Amid UK/US political fallout, central banks to dominate the week ahead
James Chen, CMT June 9, 2017 6:45 PM
The UK election has come and gone, and the outcome could hardly have been more dramatic. In the wake of a hung Parliament, where UK PM Theresa May’s Conservative Party failed to gain an overall parliamentary majority despite garnering more votes than any other party, May announced intentions on Friday to align with Northern Ireland's Democratic Unionist Party in forming a coalition government. While sterling plunged on the release of exit poll projections Thursday evening pointing to a likely hung Parliament, the currency stabilized on Friday as Theresa May tentatively soothed severe concerns over the future of UK politics and the looming start of Brexit negotiations with the European Union. This is not at all to say that the British pound is now free and clear of pressure and market worries. On the contrary, ongoing uncertainties within the UK government and surrounding Theresa May’s mandate to lead negotiations are likely to continue weighing on the pound as the inevitably difficult Brexit process begins.
Comey Testimony and Trump Response
In the US, Thursday’s Senate testimony of former FBI Director James Comey regarding allegations that President Trump attempted to obstruct justice provided very little in the way of any new or substantive information. In a nutshell, Comey essentially called Trump a liar in front of the Senate committee, and then Trump later shot back on Twitter calling Comey both a liar and a leaker. Trump also claimed “total and complete vindication” in a tweet after the testimony, despite some highly damaging comments by Comey. While more substantial information is likely to emerge in the coming days and weeks, markets simply shrugged off the testimony on Thursday, as the Dow reached a new record high. US equity markets continued to rally early on Friday – not only shrugging off Comey’s testimony, but also ignoring the surprise UK election outcome – as the Dow, S&P 500 and Nasdaq indices all reached new all-time highs shortly after markets opened.
Central Bank Market-Movers
Looking ahead to next week, political fallout from the UK election and the ongoing Trump/Comey saga should continue to make headlines, but four major central bank decisions are set to dominate market movement, particularly with respect to currencies. The most highly anticipated of these central bank decisions will be the long-awaited June Federal Reserve decision on Wednesday. Despite a weaker-than-expected jobs report released last week, which featured not only a relatively low rate of job creation in May but also significant downward revisions to previous months’ data, markets are almost unanimously expecting a Fed rate hike on Wednesday. According to the CME Group’s FedWatch Tool, traders are pricing-in more than a 99% likelihood as of Friday that the Fed will raise interest rates by another 25 basis points. Due to this remarkably high market-viewed probability, any ultimate failure to hike on Wednesday should result in an exceptionally negative impact on the US dollar. But even if rates are increased as expected, key questions center around the future of Fed policy in the second half of 2017 and into 2018 given relatively lackluster economic data as of late. The past few days have seen a modest rebound for the US dollar, but this has only occurred after a prolonged drop. Wednesday’s FOMC decision and accompanying Fed comments on the economy should play a key role in whether the dollar extends its short-term rebound or continues its slide.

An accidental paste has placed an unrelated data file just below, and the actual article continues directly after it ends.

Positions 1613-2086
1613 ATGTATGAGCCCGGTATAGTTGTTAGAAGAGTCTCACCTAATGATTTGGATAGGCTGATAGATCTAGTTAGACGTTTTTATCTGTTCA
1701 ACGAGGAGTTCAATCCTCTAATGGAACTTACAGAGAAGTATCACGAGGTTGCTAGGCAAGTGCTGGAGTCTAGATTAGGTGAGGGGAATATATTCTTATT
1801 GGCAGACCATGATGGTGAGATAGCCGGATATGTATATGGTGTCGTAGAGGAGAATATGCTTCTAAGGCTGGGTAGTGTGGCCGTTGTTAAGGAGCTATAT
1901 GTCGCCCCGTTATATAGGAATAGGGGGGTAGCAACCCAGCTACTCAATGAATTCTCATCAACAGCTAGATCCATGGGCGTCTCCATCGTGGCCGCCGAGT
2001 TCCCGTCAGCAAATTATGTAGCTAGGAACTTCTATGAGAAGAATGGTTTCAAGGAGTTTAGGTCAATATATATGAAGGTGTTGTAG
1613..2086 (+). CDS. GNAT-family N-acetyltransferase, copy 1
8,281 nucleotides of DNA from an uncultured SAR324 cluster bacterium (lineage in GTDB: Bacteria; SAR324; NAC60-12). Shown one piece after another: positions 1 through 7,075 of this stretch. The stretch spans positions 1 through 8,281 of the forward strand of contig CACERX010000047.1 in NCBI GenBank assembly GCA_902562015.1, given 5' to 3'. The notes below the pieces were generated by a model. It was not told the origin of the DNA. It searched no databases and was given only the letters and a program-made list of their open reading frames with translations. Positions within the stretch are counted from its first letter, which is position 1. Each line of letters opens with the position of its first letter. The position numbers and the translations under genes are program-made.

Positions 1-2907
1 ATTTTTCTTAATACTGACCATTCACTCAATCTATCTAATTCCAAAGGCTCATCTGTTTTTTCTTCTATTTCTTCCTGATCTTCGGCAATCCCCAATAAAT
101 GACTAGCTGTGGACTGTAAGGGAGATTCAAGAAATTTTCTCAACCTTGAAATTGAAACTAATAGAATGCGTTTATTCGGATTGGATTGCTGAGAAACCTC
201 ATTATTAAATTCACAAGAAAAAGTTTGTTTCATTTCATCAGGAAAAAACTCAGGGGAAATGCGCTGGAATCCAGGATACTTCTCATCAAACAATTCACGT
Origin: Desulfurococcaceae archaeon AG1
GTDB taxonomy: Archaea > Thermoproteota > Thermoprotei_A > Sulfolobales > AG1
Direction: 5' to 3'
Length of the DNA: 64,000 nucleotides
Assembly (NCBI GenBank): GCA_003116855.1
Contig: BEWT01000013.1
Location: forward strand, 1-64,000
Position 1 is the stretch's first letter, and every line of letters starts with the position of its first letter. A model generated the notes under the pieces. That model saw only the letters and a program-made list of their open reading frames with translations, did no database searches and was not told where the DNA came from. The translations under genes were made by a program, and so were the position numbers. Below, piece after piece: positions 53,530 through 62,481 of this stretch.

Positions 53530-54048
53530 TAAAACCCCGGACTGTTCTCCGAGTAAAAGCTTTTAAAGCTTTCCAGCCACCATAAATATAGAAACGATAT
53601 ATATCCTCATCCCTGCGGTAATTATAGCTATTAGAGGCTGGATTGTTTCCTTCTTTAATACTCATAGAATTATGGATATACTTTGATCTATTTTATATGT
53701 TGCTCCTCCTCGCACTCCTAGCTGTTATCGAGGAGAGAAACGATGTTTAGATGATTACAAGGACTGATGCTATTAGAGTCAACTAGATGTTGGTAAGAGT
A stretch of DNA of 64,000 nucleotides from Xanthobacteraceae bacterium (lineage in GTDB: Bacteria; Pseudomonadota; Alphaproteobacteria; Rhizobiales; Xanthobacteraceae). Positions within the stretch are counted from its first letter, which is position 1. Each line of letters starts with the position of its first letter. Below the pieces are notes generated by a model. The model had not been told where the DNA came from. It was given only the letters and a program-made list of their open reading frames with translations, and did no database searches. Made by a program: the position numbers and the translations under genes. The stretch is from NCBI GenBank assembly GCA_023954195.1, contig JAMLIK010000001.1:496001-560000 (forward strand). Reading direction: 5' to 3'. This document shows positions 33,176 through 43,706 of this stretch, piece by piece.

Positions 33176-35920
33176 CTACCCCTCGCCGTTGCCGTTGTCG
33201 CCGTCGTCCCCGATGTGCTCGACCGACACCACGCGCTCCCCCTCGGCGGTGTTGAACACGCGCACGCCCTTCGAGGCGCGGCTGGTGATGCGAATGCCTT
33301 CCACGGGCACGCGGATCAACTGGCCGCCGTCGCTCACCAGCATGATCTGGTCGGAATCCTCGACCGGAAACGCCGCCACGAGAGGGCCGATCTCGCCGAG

Rounding out next week’s central bank decisions will be the Swiss National Bank (SNB) and Bank of England (BoE) on Thursday, followed by the Bank of Japan (BoJ) on Friday. The SNB is expected to keep the Libor rate steady in negative territory with a midpoint at -0.75%, but could also continue to state that the Swiss franc is overvalued, especially after the sharp rise in the franc against the US dollar within the past month. The BoE is also expected to keep its official bank rate steady – at 0.25%. Last month, the central bank revised down both its longer-term inflation and economic growth forecasts as it kept rates unchanged, leading to a drop for sterling. How this week’s UK election outcome and resulting currency volatility may or may not affect the BoE’s policy stance remains to be seen next Thursday. Finally, the Bank of Japan announces its decision on Friday. Negative rates are expected to remain unchanged and monetary policy is not expected to tighten in the foreseeable future, but any signals by the BoJ on inflation or its massive bond purchasing program will likely impact the Japanese yen, which has been strengthening sharply against its major currency counterparts within the past month.
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